Sometimes depression can be managed without medications, even caffeine has some antidepressant effects along with its stimulating effects. As one of the longest continually used stimulants, caffeine has a good track record and relatively few bad effects, such as withdrawal. For imformation on other methods of treating depresion, including medications, look at depression at Yahoo for more information on depression. If you are worried that the one you care for is contemplating suidice visit the home safety page of this site for information about making your home safe for the person with Huntington's disease.
When obsessions or compulsions get to the point that they are consuming too much of one's time or they get to the point where the compulsion of obsession is in itself worrisome, something should be done. Sometimes, calm rational discussions with the person can help them to confront the fear that has led to their obsession and allow them to cope. In the above example of disability, the caregiver as well the health care provider can help to reassure the person with Huntington's disease that there disability status is not in jeopardy.
A compulsive behavior in a patient who has trouble communicating can be difficult. Carol Moskowitz and Lori Quinn have taken care of a women with Huntington's disease with excessive thirst. They found that when they cooled her room to around 60 degrees, her thirst diminished. Her compulsive thirst was apparently a reaction to a feeling of being hot. In a colder environment the thirst abated.
Paranoia can be associated with hallucinations or even trigger hallucinations. One of our patients who was in a nursing home became paranoid that people were trying to kill him, when the nursing placed a series of terminal patients as his roommate. When he was matched with a roommate who more closely matched his age and general health the paranoia diminished. The spouse of this patient taught him to orient himself by looking at all four corners of his room upon awakening and labeling where his clothing and shoes should go. By training him to place his possessions in the same place every day, they were able to decrease his misperception that people were stealing his shoes, when in fact he had not put them away where they belonged.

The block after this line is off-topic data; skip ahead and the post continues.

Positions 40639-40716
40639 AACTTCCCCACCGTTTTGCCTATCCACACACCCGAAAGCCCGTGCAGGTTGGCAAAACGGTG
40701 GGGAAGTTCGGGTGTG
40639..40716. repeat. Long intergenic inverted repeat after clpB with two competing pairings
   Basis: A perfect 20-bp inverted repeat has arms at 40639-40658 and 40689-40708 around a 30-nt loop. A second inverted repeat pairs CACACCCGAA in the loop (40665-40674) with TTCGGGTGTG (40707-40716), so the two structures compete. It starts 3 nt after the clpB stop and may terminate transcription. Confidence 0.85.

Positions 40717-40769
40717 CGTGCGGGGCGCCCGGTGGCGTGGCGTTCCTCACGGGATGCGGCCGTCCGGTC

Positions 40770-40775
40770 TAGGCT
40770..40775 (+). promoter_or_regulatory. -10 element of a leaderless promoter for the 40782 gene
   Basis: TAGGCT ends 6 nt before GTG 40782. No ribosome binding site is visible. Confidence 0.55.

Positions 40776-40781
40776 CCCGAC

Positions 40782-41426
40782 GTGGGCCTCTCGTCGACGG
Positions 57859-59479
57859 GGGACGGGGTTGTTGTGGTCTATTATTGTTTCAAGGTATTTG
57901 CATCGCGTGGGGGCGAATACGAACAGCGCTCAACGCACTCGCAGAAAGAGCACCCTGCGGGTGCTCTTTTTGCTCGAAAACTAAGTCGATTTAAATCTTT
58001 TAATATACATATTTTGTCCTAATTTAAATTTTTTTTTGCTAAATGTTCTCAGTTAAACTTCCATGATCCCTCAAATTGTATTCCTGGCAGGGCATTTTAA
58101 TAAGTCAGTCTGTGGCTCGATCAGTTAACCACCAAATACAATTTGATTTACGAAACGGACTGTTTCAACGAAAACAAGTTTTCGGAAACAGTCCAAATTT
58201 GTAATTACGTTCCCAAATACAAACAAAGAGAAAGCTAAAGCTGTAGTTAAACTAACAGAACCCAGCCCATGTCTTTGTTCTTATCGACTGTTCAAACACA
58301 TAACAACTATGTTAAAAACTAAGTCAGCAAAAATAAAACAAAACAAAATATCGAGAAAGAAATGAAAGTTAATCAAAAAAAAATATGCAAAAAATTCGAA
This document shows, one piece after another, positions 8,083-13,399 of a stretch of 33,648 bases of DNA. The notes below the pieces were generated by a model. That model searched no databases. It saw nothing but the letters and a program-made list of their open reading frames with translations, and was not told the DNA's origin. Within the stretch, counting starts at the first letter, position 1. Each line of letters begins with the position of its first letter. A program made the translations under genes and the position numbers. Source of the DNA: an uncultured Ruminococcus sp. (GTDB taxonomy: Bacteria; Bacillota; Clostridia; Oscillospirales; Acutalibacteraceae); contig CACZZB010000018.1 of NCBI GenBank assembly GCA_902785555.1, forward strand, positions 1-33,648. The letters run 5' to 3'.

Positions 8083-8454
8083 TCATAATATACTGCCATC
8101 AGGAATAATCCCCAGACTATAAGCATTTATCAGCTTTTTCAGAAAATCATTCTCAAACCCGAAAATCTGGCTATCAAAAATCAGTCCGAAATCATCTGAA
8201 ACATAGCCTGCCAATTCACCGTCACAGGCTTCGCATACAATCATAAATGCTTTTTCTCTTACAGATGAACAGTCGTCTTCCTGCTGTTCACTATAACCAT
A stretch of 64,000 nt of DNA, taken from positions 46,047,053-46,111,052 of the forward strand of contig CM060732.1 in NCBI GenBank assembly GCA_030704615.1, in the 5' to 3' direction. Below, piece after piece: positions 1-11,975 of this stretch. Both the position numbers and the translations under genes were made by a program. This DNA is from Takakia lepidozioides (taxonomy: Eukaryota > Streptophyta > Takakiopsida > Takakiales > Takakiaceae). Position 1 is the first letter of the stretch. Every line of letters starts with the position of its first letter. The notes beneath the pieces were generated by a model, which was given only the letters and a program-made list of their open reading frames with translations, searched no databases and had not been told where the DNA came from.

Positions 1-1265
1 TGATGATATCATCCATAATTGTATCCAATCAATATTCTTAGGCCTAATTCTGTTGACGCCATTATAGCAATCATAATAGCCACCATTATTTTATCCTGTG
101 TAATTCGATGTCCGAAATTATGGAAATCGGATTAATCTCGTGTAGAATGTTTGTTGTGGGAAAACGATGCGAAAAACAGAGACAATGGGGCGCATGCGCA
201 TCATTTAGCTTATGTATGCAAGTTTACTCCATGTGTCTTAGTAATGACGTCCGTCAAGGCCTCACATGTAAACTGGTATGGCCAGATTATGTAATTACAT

Medications may be needed to help to alleviate or control some of the more severe behavioral problems. The medications should be a second line of treatment after attempts have been made to understand or modify the behavior. One excellent source for health care providers is the second editions of "A Physicians Guide to the Management of Huntington's Disease" by Adam Rosenblatt, M.D., Neal Ranen, M.D., Martha Nance, M.D., and Jane Paulsen Ph.D., printed by the Huntington's Disease Society of America.
When a member of a family is ill, these roles can rapidly shift. While a child who is ill still remains a child, their level of independence diminishes. When the parent is ill, the child will need to take on adult roles while the ill adult becomes more child like in their need to be cared for. If the illness is short lived, the roles will be reestablished rapidly. If the illness is life long, as is Huntington's disease, once a person is symptomatic, the roles may never be restored.
When the parent is ill When a parent is ill and is no longer able to care for their child (children) the child's reactions may be:
Another excellent source of support can be found from other families
with Huntington's disease.